Welcome back! Last week, we enjoyed a blog from our guest blogger, Dr. Charles Ross. His topic was in response to my sister’s heart attack, with suggestions on how to eat if you want to avoid having a cardiac event. Many of you wrote to us expressing appreciation for his work. If you missed that blog and would like to catch up, click HERE.
This week we are going to talk about a subject that my friends and I commiserate about on a weekly basis…lack of sleep. I log on to social media at 3 am and see posts from mutual friends that say things like, “Is anyone else up at this hour?”. I get it. You don’t want to be the only one awake. It’s lonely at 3 am. Especially when the dogs continue to snore as you lie there secretly plotting to come back in your next life as a dog. If only we could sleep that soundly, right?
So why do we collectively (or so it would seem) all wake up at the same time every night?
I’m sure you’ve heard all the normal things people speculate about when one wakes in the wee hours of the morning, right? Your angels are trying to contact you, it’s the witching hour and someone has placed a spell on you, you are in someone else’s dream and more? While these theories are intriguing, we aren’t going to go there today. Maybe another time.
I did a bit of research on this matter and came up with some possibilities. Things like sleep apnea, eating too late at night, not getting enough exercise during the day, and anxiety were top contenders, but I was looking for a different, “off the beaten path” type of answers. I think I may have found some ideas for our night owls.
Our sleep cycles are about 90 minutes long, so if you go to bed at around 10:30, 3:00 am is about three sleep cycles later. Toward the end of each cycle, we are nearly awake, and in R.E.M. phase sleep, where dreams are most vivid and memorable.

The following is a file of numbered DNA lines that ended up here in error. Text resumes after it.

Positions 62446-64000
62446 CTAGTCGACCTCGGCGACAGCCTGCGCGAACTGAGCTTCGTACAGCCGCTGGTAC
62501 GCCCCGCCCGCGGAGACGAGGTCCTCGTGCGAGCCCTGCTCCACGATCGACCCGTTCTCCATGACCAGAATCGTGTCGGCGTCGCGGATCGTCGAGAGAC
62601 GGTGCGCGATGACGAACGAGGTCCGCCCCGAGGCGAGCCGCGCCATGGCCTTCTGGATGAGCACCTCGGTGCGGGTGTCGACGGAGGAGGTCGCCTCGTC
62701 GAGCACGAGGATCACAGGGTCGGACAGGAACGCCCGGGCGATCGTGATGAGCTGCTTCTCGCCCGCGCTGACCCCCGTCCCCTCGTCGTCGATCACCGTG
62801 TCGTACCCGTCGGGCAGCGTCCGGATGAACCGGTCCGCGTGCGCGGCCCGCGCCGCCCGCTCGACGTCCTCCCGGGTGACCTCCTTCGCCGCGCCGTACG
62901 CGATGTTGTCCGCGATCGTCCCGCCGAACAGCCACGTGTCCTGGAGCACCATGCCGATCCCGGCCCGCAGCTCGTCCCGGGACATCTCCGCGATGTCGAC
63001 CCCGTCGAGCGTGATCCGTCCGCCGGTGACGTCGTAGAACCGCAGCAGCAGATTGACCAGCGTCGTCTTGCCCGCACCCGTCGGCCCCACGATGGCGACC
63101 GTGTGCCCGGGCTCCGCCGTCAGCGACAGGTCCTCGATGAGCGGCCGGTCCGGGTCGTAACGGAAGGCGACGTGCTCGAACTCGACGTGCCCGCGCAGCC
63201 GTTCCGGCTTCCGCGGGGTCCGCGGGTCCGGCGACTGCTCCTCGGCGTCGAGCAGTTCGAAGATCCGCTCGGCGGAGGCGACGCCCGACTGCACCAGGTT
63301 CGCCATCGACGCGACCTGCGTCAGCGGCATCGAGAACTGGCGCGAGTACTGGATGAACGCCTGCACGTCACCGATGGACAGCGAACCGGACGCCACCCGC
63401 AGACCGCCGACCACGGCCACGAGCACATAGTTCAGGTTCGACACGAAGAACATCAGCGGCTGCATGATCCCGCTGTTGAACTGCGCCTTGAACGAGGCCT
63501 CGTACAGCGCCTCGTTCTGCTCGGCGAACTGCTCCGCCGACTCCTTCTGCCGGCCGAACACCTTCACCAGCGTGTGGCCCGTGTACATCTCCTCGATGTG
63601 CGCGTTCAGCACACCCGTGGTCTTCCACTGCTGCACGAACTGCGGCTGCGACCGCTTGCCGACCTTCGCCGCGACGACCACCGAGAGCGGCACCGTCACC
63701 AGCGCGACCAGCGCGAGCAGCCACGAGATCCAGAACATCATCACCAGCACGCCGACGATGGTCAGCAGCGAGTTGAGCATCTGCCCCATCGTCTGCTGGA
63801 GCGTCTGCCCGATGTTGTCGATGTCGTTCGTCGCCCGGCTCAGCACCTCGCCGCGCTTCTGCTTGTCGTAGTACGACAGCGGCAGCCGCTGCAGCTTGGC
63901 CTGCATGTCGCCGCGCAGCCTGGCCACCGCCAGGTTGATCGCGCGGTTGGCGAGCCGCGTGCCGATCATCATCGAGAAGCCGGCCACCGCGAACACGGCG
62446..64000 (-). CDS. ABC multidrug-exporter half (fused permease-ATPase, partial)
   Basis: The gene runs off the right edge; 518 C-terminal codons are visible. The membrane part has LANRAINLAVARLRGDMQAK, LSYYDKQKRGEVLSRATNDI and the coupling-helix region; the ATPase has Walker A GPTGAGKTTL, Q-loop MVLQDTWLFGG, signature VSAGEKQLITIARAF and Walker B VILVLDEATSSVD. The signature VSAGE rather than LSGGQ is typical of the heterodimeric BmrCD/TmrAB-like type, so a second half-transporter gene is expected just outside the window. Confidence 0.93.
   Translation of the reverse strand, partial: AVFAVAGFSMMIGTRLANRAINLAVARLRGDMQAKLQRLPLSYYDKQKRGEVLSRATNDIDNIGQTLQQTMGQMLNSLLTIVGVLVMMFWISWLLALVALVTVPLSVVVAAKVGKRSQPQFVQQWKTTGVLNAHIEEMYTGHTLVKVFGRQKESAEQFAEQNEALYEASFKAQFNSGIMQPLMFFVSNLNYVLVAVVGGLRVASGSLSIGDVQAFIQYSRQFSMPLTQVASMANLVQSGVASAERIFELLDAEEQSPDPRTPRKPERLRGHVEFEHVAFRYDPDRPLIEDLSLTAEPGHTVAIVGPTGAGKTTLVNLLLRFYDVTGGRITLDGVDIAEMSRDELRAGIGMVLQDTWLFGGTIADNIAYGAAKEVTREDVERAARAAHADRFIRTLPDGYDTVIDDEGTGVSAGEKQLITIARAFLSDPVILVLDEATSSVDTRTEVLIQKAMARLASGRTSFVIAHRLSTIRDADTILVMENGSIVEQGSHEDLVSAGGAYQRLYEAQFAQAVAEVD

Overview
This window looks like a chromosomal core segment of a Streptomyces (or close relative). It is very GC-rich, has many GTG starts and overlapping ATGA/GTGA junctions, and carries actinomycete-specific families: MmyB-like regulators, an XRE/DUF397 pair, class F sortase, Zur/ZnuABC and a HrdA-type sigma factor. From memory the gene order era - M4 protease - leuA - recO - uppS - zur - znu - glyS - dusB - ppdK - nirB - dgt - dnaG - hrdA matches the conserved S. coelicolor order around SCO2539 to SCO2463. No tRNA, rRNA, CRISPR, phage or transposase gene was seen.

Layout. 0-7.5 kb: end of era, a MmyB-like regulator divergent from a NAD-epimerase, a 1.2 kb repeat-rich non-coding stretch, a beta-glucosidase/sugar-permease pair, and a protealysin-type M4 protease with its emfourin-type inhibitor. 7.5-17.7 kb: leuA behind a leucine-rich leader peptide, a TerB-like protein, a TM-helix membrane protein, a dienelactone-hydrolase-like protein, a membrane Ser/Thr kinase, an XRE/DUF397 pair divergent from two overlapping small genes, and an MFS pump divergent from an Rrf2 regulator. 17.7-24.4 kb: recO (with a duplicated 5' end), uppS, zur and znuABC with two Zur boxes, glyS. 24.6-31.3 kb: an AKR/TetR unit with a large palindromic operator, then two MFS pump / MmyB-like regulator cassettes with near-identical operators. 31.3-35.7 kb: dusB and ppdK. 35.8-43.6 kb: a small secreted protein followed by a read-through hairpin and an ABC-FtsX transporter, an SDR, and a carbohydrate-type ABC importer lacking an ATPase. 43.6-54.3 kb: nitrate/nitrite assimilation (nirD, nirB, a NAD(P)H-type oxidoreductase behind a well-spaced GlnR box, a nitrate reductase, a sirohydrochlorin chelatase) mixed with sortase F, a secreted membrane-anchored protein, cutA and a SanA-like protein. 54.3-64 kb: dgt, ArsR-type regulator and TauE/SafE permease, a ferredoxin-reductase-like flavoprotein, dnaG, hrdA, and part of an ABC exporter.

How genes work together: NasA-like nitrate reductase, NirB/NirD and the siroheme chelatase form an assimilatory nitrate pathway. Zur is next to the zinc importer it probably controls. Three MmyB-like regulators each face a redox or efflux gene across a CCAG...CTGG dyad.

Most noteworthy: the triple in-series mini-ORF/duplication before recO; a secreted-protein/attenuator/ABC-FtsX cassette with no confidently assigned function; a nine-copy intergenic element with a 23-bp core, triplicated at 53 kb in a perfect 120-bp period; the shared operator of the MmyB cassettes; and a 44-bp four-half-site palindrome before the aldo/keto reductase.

If you’re going to wake spontaneously, this is the likely time to do so. You may not need as much sleep as you did when you were younger, so three sleep cycles might just be the norm for you now that you are, shall we say, at the top of your game age-wise.
This may also be the time of night when you need to empty your bladder. As we age, these things don’t hold up like they used to. A nightly run to the bathroom may also be normal for you at this time of night.
Another cause may be some environmental stimulus that you don’t notice after you’ve wakened because it’s over by the time you’re fully conscious. For example, if your neighbor has to be at work in the wee hours, and starts their car every morning at 3 am, and if this also corresponds to the end of one of your sleep cycles, the sound of them driving away may wake you, even though it’s over by the time you wake up.
This sort of thing can be any number of otherwise innocuous stimuli, like your upstairs neighbor flushing their toilet, the ding of a social media notification, or your cat hopping on your bed (like our cat Lucky, pictured right).
Another consideration is that we are creatures of habit. Once your body has wakened at this hour a few times, it sort of “gets in the groove” and breaking that cycle is difficult. Try varying your bedtime, putting a little white noise into your bedroom (a fan, a humidifier, an air purifier, etc.), or earplugs. This should shake things up enough for you to sleep through that 3:00 am jolt.
Are you getting too hot? Ideal sleeping conditions are between 60 and 67 degrees. If you are beyond that range, you may have trouble sleeping. Try removing any excess pillows and sheets. They may be causing your body temperature to rise.
Are you checking your social media at night? Stop that. The light from your screen may lower your melatonin production and make sleep harder. Plus, if you leave your phone on while you sleep, you may wake up to find your cat took his own selfie in the middle of the night. Like mine did. (See Mr. B, stage left, and yes this really happened),
As always, if you feel your issues with insomnia or any other medical issue is more than just a passing irritation, please consult with a doctor. A sleep study may give you better clues to your lack of sleep than, say, my blog.
Thank you for reading us. We truly appreciate you. See you next week, and until then, be good to yourselves and each other.
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